Those modifications gave me an idea. Sitting it on the layout periodically, it did “work” as a 1/76 model, the length and width are pretty much on, the model is just short in height. In the fall I ordered the Microscale decals and over the holiday break I went forward and completed the conversion for operation in OO.

My first step was to disassemble the model and soak it in water until the decals a prior owner had added lifted off. Then I went to work on a drive. The drive uses the powered truck and motor from an Athearn geep, combined with the unpowered truck and truck sideframes off an AHM SW-1. This model is also over scale for HO (more here), and for this Baldwin provided nice switcher trucks that are the correct length for OO.

The drive took a lot of cutting and fitting but I got it all in and running; the only negative being that the wheel diameter is a bit under. So then I turned to applying the decals, which took quite a while. My goal was not to repaint the model at all but just use the decals -- and to use them to draw your eye away from the main visual problem of this model, which is that huge step in front of the cab. In the actual ATSF scheme sometimes there were zebra stripes on that box, but not always, and I left them off. I also purposefully left off the stripes above that box. The result is that under normal lighting, operating on the layout, the box nearly disappears from view! (As in the first photo).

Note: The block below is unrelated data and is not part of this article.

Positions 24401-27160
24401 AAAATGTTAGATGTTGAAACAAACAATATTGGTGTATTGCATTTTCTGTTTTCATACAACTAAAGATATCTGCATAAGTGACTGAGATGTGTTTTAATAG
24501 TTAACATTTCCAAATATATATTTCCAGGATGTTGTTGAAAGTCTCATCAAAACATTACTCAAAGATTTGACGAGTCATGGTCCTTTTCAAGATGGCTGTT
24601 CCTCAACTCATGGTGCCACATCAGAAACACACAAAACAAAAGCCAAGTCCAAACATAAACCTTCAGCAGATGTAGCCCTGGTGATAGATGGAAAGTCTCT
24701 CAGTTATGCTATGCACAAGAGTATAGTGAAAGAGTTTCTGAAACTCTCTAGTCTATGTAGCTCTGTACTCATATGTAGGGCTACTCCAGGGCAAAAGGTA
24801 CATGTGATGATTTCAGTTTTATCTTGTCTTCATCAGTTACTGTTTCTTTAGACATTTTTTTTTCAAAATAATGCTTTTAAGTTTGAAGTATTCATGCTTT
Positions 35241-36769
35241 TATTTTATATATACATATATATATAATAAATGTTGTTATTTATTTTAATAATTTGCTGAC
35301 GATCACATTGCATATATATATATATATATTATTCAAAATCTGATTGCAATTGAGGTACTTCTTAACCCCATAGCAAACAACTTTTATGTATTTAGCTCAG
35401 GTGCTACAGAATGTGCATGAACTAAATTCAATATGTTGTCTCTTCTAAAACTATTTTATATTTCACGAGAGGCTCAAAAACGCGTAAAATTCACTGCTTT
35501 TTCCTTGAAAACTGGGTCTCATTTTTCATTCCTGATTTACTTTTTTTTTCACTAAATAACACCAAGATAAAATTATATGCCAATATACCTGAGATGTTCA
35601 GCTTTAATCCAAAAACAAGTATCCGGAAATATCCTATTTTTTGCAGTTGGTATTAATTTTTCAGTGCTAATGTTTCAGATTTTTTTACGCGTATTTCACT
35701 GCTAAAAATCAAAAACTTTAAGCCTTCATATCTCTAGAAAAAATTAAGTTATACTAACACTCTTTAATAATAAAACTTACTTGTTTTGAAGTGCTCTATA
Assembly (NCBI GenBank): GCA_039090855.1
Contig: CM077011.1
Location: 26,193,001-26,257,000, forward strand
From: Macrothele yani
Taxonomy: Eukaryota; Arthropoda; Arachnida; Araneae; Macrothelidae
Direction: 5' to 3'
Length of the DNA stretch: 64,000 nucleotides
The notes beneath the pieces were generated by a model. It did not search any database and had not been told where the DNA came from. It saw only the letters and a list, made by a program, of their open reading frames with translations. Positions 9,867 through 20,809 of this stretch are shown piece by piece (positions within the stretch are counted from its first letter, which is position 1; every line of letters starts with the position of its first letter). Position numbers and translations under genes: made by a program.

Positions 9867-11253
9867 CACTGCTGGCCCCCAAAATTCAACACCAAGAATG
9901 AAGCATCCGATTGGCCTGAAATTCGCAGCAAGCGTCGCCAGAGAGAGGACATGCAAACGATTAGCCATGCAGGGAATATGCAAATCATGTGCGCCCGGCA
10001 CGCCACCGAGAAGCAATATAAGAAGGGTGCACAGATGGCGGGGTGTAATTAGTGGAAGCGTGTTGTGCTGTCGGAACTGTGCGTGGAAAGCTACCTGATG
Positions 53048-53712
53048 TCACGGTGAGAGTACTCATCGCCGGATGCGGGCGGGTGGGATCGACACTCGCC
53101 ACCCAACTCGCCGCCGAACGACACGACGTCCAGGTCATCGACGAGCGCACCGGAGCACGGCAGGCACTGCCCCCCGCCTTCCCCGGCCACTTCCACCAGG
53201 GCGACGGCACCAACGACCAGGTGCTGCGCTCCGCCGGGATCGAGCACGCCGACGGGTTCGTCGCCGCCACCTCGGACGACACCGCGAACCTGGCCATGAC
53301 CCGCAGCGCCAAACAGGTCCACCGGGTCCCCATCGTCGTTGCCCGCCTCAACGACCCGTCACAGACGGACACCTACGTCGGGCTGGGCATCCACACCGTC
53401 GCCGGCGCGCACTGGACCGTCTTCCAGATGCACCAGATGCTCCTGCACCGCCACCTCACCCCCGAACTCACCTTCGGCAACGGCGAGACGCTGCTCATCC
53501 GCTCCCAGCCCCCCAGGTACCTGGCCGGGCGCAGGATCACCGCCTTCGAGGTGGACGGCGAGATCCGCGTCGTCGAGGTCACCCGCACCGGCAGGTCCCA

It really is a fun model to run around, it pulls 5 free rolling cars around with ease, and I would note it has a headlight as well. Two minor negatives to note. First, the number 1340 is not correct for an ATSF Baldwin, and the font of the number is not correct either, but keeping the number seemed the best option. The other negative is it runs backwards, and there is no easy way to correct that so I will have to just live with it. This was is a function of using part of the original Athearn frame, which also left me with a fuel tank that is not the correct shape and off center. Which I can live with.

I have decals to do at least one more zebra stripe scheme too. I don’t plan to modify another of these, so next up will either be a Schorr RS-2 or a Kemtron GP-7. But not for a while, lots of projects underway and the coming months will be busy ones.

Saturday, January 3, 2015

Rebuilding a S-C 4-6-0 by Mr. Pierre

I have a number of models by Pierre Bourassa, and this recent eBay purchase was certainly one of his engines that came south to the USA when he sold his layout.